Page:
Author Topic: Question from Inexperience  (Read 2514 times)

Larrytx

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Question from Inexperience
« on: May 27, 2016, 04:54 PM »
In March of this year, I trunk chopped this Lacebark Elm that has a trunk diameter of 1-1/8 inch trunk and  is about 4-1/2 inches tall.  The new growth is getting long and I don't know whether to cut them back now, or wait until the tree goes dormant this winter.  Thank you for any help you may give.
 

ceolaf

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Re: Question from Inexperience
« Reply #1 on: May 27, 2016, 09:38 PM »
Why do you think you might cut them back now? What would you goal be?

Do you mean selectively remove some of them? Or do you mean to shorten them?
 

Larrytx

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Re: Question from Inexperience
« Reply #2 on: May 28, 2016, 01:42 PM »
The problem I see is that some limbs may get too large and out of portion for the trunk size.  But, you ask questions I would not of thought up.  Is there a need to thin out the branches.  I've read that I should determine which limb will be the continuation of the trunk.  I hope this makes sense and thank you.
Larry
 

ceolaf

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Re: Question from Inexperience
« Reply #3 on: May 28, 2016, 06:24 PM »
Keeping all of them helps to heal the big cut you made, but you don't want to keep all of those, because as the thicken up you'll have more cuts to heal.

Yes, you want to pick your new leader. However, at MY level of (in)experience, I'm mot sure when you take all the others off. I doubt that would be a problem in waiting for a year to cut the others back.
 

Larrytx

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Re: Question from Inexperience
« Reply #4 on: May 28, 2016, 06:45 PM »
Thank you for taking the time to help.
 

Leo in NE Illinois

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Re: Question from Inexperience
« Reply #5 on: June 08, 2016, 12:47 PM »
Go to the articles archive at Evergreen Garden Works, and read the articles on growing trunks for bonsai. Elms grow fast enough that you could in a matter of 5 to 10 years get a nice elm bonsai going.
http://www.evergreengardenworks.com/articles.htm

Before you cut anything, ask yourself what do you want the tree to look like? A single sinuous trunk? An informal upright? An informal broom that is typical of many deciduous trees (My recommendation), a gnarly tree, a graceful slender tree, Basically, think about what you would like. Draw a picture, so you will be able to remind yourself of where you want to go down the road.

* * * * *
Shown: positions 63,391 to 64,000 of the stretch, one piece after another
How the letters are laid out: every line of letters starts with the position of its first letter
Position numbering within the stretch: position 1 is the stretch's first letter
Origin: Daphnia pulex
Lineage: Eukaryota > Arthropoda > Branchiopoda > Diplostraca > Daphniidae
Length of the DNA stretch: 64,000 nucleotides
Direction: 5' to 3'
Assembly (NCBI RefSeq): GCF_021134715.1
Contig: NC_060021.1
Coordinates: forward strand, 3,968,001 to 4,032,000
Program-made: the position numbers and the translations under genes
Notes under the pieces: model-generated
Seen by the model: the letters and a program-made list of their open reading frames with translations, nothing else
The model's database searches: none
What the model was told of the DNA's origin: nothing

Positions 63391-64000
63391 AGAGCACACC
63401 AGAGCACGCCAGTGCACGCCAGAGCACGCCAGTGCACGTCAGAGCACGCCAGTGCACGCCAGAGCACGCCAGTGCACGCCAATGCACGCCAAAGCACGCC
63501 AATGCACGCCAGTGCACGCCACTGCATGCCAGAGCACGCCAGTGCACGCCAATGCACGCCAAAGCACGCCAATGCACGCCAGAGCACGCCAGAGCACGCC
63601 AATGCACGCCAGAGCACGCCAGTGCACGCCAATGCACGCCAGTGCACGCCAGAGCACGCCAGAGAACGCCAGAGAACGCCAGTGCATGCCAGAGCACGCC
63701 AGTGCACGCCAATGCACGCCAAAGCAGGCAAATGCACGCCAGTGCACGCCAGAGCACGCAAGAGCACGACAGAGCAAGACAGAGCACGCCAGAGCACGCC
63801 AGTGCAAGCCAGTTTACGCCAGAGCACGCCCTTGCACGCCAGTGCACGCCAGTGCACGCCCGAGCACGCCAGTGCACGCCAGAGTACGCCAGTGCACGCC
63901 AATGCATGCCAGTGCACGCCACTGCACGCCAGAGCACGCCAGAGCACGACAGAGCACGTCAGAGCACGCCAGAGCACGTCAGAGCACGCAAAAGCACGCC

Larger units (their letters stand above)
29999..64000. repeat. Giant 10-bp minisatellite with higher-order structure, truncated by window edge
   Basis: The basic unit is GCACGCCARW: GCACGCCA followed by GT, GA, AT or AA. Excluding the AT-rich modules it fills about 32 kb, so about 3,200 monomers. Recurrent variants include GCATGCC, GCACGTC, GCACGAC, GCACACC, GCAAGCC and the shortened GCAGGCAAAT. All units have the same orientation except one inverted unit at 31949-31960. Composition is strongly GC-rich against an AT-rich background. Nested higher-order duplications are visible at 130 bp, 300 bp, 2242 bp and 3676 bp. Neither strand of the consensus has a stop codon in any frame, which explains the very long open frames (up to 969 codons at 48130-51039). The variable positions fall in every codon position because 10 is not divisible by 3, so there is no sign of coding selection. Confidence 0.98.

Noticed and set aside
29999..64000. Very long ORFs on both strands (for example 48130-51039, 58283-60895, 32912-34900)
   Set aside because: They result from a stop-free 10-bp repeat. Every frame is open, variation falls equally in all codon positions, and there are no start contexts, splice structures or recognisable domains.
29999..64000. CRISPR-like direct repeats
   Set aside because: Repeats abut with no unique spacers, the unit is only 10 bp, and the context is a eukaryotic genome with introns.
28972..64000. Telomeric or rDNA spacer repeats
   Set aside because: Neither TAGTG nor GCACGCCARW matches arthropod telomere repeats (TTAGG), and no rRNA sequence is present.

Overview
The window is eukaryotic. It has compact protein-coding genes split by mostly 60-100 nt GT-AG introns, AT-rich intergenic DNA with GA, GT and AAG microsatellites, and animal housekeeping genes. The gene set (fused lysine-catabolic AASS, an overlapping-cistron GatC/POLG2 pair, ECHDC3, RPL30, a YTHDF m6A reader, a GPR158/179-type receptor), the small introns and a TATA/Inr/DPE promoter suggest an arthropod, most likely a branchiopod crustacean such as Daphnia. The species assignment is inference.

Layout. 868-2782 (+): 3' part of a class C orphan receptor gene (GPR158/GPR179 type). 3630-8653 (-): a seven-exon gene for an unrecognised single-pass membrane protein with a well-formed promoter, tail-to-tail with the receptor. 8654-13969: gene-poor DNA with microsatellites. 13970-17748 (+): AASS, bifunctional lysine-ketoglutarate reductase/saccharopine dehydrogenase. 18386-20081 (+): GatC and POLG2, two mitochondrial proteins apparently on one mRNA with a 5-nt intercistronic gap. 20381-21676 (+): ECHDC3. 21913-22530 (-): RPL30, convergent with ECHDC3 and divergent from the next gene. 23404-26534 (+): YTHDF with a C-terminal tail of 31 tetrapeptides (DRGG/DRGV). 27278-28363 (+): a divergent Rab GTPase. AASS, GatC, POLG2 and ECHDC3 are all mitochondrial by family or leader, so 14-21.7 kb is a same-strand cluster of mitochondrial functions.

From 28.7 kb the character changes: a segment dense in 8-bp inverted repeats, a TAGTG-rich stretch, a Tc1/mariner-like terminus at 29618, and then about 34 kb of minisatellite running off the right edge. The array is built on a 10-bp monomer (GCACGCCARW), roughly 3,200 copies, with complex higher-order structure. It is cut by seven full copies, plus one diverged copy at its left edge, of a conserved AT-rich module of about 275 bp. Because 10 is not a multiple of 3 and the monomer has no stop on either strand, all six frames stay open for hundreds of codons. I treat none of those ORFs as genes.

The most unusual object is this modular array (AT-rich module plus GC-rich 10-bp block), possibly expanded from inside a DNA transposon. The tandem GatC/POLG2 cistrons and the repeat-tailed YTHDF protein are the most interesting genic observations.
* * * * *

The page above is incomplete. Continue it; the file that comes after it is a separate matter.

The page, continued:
Think about size. and write down the number. This is important, because trees at different heights need trunks of different diameters, and you will need to "grow your trunk".

A bonsai under 8 inches tall needs a trunk between 1 and 3 inches in diameter or more if you go "sumo", a 12 inch tree, 2 to 5 inches, a 24 inch tree needs at least a 4 inch to 8 inch diameter trunk. These size ranges come from measurements of trees at exhibits that have had awards, and people took the trouble to measure them. Not my research, read it out there "somewhere on the internets". Guidelines can and should be broken with reason, but in absence of a "plan", they are quite useful.

I'm in favor of going for an informal broom style. Trunk will branch to 2, then those branches will branch, to give you 4 and so on, following the 1, 2, 4, 8, 16, 32 ..... series. You can create a nice vase shape, like the old American Elms, or the shape can be more informal, more gnarly. What ever you like, but first you got to grow the first segment of trunk. The articles I linked will head you in the right direction.

This summer, about now is not a bad time to reduce the number of branches, or you could wait until next year. I probably would wait. Then select the branch that would become your next segment of trunk, and get rid of all but one or two of the rest. Let the new leader grow to 6 feet tall or more, before the next "chop". Then in 2 or 3 years chop the second section back to within two inches of the first. Essentially the sequence will repeat. Grow out, chop back, etc.

Most people don't realize that even the 8 inch tall shohin bonsai in an exhibit spent 75% to 90% of its life with trunks or branches taller than 5 feet tall. We cut trees down to make bonsai, not "grow them up". If we start with seedlings, we have to grow them up so we can cut them down.

Hope this helps.
 
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